The pandemic accelerated the trend of curbside pickup availability. Some stores had already begun rolling this out, and restaurants have long had a form of curbside pickup in their takeout options. Small businesses of all sizes, restaurants included, can save tremendous dollars on shipping, inventory, and more by implementing and sustaining curbside pickup and delivery options for customers. In fact, curbside pickup increases a store’s sales by around 23% overall. Plus, your customers can browse your products, services, or meal options safely and at their leisure. For restaurant and store owners, this is one of the most viable options for ensuring you can remain open and serving your local community. To create a seamless experience for your customers, make sure your establishment has clearly marked signage outdoors, such as designated parking areas for pickup customers. Text message options are perfect for alerting customers when their purchases are ready for pickup.

Supporting Local and Small Businesses

COVID-19 has brought out the best in so many communities across Canada. We’re really all in this together, and nowhere is this better illustrated than in the fact that 76% more shoppers are supporting local, small businesses than prior to the pandemic. And nearly 35% of consumers say they’d actually pay more for products coming from a local business. As shoppers build relationships with the businesses in their communities, the shop local trend will continue far past the end of the pandemic. You can help consumers in your local area get to know you by hosting socially distanced, masked-up community events or discount sales. As a small restaurant owner, word of mouth is key. Let your customers know you have online ordering, delivery, and curbside pickup options. You can even partner with some of the organizations supporting local restaurants, such as Restaurants Canada.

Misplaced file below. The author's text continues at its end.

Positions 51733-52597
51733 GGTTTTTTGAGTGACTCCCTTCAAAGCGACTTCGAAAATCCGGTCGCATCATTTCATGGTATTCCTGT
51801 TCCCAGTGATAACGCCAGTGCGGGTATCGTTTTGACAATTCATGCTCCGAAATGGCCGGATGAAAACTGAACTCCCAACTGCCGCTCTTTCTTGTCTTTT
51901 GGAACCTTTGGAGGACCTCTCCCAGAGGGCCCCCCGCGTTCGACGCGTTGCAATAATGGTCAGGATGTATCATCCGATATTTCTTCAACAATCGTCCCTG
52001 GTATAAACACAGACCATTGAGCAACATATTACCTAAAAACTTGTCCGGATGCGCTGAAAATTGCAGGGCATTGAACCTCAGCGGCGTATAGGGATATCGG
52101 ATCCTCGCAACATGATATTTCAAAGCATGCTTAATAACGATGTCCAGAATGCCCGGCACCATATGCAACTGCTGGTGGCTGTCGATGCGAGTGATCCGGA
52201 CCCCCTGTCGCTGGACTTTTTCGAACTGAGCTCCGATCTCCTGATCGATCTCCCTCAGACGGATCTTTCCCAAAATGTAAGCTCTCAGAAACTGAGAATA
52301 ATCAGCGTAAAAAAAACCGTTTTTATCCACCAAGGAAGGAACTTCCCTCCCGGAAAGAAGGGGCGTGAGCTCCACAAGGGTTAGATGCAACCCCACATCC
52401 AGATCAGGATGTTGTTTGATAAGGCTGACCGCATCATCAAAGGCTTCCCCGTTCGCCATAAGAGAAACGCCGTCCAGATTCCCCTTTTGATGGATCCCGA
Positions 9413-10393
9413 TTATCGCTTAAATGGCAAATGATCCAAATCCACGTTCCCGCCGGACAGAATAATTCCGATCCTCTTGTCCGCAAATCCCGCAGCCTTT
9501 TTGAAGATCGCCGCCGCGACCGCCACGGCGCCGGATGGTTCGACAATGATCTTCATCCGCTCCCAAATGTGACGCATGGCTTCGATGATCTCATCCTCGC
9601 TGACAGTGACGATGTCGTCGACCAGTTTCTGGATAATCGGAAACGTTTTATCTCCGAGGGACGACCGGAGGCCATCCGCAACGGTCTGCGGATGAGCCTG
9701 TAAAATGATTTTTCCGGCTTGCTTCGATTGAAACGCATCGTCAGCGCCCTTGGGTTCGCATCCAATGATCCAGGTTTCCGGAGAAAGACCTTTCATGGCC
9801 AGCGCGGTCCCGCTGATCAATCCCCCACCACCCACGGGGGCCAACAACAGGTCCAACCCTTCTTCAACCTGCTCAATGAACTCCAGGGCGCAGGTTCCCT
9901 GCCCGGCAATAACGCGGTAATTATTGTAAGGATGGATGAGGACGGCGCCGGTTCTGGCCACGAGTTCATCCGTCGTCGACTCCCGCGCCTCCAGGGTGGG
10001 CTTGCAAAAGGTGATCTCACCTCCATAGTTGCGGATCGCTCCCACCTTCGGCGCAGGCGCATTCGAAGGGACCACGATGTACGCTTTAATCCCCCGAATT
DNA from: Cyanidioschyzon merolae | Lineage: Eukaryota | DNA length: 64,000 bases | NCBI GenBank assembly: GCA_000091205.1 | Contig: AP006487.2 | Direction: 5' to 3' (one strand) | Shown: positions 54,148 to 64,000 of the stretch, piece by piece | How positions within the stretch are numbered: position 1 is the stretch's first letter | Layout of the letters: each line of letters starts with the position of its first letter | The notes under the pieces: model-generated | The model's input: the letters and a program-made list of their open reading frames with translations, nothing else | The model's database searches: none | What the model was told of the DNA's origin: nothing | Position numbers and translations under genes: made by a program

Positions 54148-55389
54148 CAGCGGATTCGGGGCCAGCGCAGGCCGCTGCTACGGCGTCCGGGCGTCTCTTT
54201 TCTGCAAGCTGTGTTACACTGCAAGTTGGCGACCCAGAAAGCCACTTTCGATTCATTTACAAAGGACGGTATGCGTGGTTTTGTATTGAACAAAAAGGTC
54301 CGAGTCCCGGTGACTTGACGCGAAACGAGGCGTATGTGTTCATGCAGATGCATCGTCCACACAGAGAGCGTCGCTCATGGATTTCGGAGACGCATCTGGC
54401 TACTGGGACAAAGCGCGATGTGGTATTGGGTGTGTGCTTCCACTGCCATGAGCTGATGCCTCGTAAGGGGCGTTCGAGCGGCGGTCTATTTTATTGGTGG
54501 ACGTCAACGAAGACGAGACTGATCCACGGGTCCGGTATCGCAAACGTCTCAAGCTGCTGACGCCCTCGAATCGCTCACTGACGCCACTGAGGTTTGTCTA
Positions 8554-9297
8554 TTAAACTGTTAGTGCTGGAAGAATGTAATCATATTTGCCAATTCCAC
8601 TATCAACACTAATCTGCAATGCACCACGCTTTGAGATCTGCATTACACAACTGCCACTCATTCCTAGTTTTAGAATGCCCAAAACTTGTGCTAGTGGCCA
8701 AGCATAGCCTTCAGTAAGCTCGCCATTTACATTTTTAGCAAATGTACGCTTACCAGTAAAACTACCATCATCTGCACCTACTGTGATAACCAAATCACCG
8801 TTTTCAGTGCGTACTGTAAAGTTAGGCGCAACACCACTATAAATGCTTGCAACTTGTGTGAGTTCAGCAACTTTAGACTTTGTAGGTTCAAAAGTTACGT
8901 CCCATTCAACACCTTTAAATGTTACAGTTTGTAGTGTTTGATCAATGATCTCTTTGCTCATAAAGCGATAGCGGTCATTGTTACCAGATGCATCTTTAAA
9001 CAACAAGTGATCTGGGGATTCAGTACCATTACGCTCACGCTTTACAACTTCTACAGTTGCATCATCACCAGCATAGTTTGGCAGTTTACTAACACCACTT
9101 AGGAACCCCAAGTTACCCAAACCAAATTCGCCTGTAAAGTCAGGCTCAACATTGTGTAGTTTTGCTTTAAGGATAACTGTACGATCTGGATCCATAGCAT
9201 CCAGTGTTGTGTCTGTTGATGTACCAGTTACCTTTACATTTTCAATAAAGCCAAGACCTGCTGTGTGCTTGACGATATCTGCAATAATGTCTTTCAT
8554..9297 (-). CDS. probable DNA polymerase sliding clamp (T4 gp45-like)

Online Shopping and Online Stores

When lockdown measures were put in place across the country in March 2020, Canadian consumers did a LOT of online shopping. Statistics Canada reported that e-commerce sales hit a record of $3.9 billion in May 2020—a 99.3% increase over February 2020. While many small businesses pivoted to using e-commerce platforms just to survive the pandemic, others cut way down on their overhead by ceasing their brick-and-mortar operations altogether, instead opting to go completely online. While some consumers are likely keen to get back into physical stores to have the option of trying on shoes, or to avoid the hassle of online returns, it’s a safe bet to say that many Canadians will stick with the convenience of online shopping once the pandemic is over.

Wearing Masks

It’s not always comfortable, but mask-wearing results in a significant reduction in viral transmission to other people. Even if your mask isn’t of surgical quality, it still provides some protection. And while masks aren’t as necessary in outdoor, uncrowded spaces, it’s likely you sometimes have your mask on, lowered below your chin, even when you’re not in a crowded area, simply because you’ve formed the habit of having your mask with you to enter a store, restaurant, or other places of business.
Small businesses that survive the pandemic will likely do so because they focused on changing their business models to better serve their clientele, keep costs down, and prioritize the health and safety of both their employees and customers—here’s hoping these habits are here to stay.